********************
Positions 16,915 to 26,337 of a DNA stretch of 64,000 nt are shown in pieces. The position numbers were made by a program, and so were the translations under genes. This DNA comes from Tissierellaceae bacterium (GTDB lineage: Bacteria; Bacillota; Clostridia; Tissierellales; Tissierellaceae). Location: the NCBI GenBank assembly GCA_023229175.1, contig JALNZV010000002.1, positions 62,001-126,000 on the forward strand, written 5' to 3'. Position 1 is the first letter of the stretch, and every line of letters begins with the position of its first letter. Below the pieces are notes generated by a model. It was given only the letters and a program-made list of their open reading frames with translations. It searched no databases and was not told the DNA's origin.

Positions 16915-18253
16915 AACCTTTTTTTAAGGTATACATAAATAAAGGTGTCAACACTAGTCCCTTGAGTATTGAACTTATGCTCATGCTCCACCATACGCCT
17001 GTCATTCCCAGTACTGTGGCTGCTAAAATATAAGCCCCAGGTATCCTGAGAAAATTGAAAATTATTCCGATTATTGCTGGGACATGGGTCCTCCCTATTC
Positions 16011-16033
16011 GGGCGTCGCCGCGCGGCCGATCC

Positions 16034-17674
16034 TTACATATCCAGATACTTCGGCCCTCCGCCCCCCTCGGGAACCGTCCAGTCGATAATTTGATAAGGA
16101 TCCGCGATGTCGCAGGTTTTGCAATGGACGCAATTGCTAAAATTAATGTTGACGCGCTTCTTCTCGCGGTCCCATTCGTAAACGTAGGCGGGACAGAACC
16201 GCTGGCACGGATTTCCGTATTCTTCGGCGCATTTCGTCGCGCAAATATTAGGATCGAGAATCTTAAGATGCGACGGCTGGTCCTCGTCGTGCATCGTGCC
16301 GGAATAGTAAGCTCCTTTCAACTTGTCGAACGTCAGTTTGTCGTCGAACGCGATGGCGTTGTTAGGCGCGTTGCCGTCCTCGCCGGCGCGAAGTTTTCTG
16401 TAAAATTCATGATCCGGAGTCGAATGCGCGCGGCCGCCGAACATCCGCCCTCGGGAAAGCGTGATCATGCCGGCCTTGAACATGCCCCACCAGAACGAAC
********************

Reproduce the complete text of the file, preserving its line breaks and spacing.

Positions 16,915 to 26,337 of a DNA stretch of 64,000 nt are shown in pieces. The position numbers were made by a program, and so were the translations under genes. This DNA comes from Tissierellaceae bacterium (GTDB lineage: Bacteria; Bacillota; Clostridia; Tissierellales; Tissierellaceae). Location: the NCBI GenBank assembly GCA_023229175.1, contig JALNZV010000002.1, positions 62,001-126,000 on the forward strand, written 5' to 3'. Position 1 is the first letter of the stretch, and every line of letters begins with the position of its first letter. Below the pieces are notes generated by a model. It was given only the letters and a program-made list of their open reading frames with translations. It searched no databases and was not told the DNA's origin.

Positions 16915-18253
16915 AACCTTTTTTTAAGGTATACATAAATAAAGGTGTCAACACTAGTCCCTTGAGTATTGAACTTATGCTCATGCTCCACCATACGCCT
17001 GTCATTCCCAGTACTGTGGCTGCTAAAATATAAGCCCCAGGTATCCTGAGAAAATTGAAAATTATTCCGATTATTGCTGGGACATGGGTCCTCCCTATTC
Positions 16011-16033
16011 GGGCGTCGCCGCGCGGCCGATCC

Positions 16034-17674
16034 TTACATATCCAGATACTTCGGCCCTCCGCCCCCCTCGGGAACCGTCCAGTCGATAATTTGATAAGGA
16101 TCCGCGATGTCGCAGGTTTTGCAATGGACGCAATTGCTAAAATTAATGTTGACGCGCTTCTTCTCGCGGTCCCATTCGTAAACGTAGGCGGGACAGAACC
16201 GCTGGCACGGATTTCCGTATTCTTCGGCGCATTTCGTCGCGCAAATATTAGGATCGAGAATCTTAAGATGCGACGGCTGGTCCTCGTCGTGCATCGTGCC
16301 GGAATAGTAAGCTCCTTTCAACTTGTCGAACGTCAGTTTGTCGTCGAACGCGATGGCGTTGTTAGGCGCGTTGCCGTCCTCGCCGGCGCGAAGTTTTCTG
16401 TAAAATTCATGATCCGGAGTCGAATGCGCGCGGCCGCCGAACATCCGCCCTCGGGAAAGCGTGATCATGCCGGCCTTGAACATGCCCCACCAGAACGAAC